Pittman-Robertson funds, which come from excise taxes paid by hunters and recreational shooters, have not always been administered for the creation of recreational shooting opportunities. As a result, opportunities for both recreational and competitive shooting have declined significantly in recent years. The Target Practice and Marksmanship Training Support Act addresses these declines by providing states with more flexibility in their use of Pittman-Robertson funds to develop and improve public shooting ranges.
Since the passage of the Pittman-Robertson Act in 1937, hunters and recreational shooters have generated the majority of funding for wildlife conservation through the purchase of firearms and ammunition. Under the formula that dictates how these revenues are distributed to state fish and wildlife agencies, states are also permitted to use some of these funds for hunter education as well as the construction and enhancement of public shooting ranges. This program requires states to provide 25% of the funds needed to undertake a shooting range project with revenue generated from other sources. Unfortunately, many states have had found it difficult to produce these matching funds, in some cases, rendering federal funds unused.
The Target Practice and Marksmanship Training Support Act addresses this issue by allowing states to generate matching funds over the course of five years – current law dictates that funds cannot be carried over for more than two years – and reduces the matching requirement from 25%to 10% . These changes would provide state fish and wildlife agencies with added flexibility to generate funds for range construction or improvement over time with the goal of giving them the resources needed to provide the public with more opportunities to embrace hunting and shooting sports and support the “user pays, public benefits” American System of Conservation Funding. In addition, the legislation facilitates increased cooperation between state and federal agencies for the maintenance of shooting ranges on federal lands and also limits frivolous lawsuits that could erode the ability to use federal lands for target practice in areas where existing regulations allow the activity to take place.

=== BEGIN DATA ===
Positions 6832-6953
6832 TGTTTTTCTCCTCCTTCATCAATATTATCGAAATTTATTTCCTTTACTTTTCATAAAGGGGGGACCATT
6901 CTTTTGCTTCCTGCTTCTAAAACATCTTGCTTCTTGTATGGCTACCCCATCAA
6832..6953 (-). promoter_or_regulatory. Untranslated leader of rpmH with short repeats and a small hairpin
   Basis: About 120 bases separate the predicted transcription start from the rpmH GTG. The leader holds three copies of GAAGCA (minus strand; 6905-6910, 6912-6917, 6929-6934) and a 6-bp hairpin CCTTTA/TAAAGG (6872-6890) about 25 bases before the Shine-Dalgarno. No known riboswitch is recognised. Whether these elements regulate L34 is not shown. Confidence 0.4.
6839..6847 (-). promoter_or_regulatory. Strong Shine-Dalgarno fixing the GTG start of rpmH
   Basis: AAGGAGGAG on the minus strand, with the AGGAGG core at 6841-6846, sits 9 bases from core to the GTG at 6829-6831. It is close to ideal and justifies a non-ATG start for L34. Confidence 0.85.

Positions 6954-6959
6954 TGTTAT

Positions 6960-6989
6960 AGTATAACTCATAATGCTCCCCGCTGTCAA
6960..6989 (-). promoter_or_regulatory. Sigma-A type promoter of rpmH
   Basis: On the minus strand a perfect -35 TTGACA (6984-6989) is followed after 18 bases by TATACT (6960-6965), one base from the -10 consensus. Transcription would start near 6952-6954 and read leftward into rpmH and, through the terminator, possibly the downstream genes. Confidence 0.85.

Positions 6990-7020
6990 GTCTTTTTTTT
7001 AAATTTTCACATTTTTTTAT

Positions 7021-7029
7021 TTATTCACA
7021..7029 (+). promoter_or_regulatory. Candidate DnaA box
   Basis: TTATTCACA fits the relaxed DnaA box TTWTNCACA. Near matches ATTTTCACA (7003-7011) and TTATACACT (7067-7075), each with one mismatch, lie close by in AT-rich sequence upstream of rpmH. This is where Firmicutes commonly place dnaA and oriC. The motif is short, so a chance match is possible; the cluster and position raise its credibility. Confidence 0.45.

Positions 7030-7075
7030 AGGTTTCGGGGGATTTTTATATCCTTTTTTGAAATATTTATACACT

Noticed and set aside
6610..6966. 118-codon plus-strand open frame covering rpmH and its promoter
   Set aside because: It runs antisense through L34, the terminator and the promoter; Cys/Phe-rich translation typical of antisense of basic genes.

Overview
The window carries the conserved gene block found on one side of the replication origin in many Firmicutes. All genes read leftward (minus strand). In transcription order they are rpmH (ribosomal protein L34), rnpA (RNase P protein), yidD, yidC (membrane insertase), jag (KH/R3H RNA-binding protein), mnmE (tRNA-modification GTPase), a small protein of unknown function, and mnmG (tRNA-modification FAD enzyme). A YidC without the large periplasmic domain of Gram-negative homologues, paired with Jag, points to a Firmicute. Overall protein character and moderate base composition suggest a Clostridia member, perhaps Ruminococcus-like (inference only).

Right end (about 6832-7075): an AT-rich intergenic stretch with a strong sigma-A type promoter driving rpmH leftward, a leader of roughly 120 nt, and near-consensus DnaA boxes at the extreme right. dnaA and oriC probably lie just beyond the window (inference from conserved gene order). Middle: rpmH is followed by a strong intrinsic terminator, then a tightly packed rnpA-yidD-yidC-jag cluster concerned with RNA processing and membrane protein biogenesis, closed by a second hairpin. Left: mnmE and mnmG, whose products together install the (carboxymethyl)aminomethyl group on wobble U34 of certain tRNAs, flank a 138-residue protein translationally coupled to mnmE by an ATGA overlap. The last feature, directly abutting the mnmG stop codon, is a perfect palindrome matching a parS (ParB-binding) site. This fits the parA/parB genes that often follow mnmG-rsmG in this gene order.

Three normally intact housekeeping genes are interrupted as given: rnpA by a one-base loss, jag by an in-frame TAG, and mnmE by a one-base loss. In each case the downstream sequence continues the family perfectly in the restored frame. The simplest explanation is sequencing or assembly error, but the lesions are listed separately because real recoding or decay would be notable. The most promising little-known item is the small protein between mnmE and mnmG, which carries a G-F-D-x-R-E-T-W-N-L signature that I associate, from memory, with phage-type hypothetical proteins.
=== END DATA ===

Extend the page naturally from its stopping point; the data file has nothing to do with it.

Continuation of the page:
The Target Practice and Marksmanship Training Support Act (H.R. 1222/S.94) was introduced in the House by CSC Members Representatives Ron Kind and Rob Bishop and in the Senate by CSC Member Senator Capito (WV). This legislation was introduced on January 10, 2019 and was subsequently passed by the Senate Environment and Public Works Committee by voice vote on February 5. This legislation awaits further action in both the House and Senate.
Last updated 4/1/2019
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- Improve hunter and target shooter involvement in regulatory and legislative processes. (11.49%)
- Enact or expand temporary hunter education deferral programs (apprentice license programs, multiyear options, programs for all first-time hunters regardless of age, and programs promoting hunting of multiple game species). (12.26%)
- Offer shooting sports and hunter education as school activities and recreation programs. (63.22%)
- Link existing programming into family-oriented organizations (such as churches and home-school groups) where participants will have the social support to continue. (13.03%)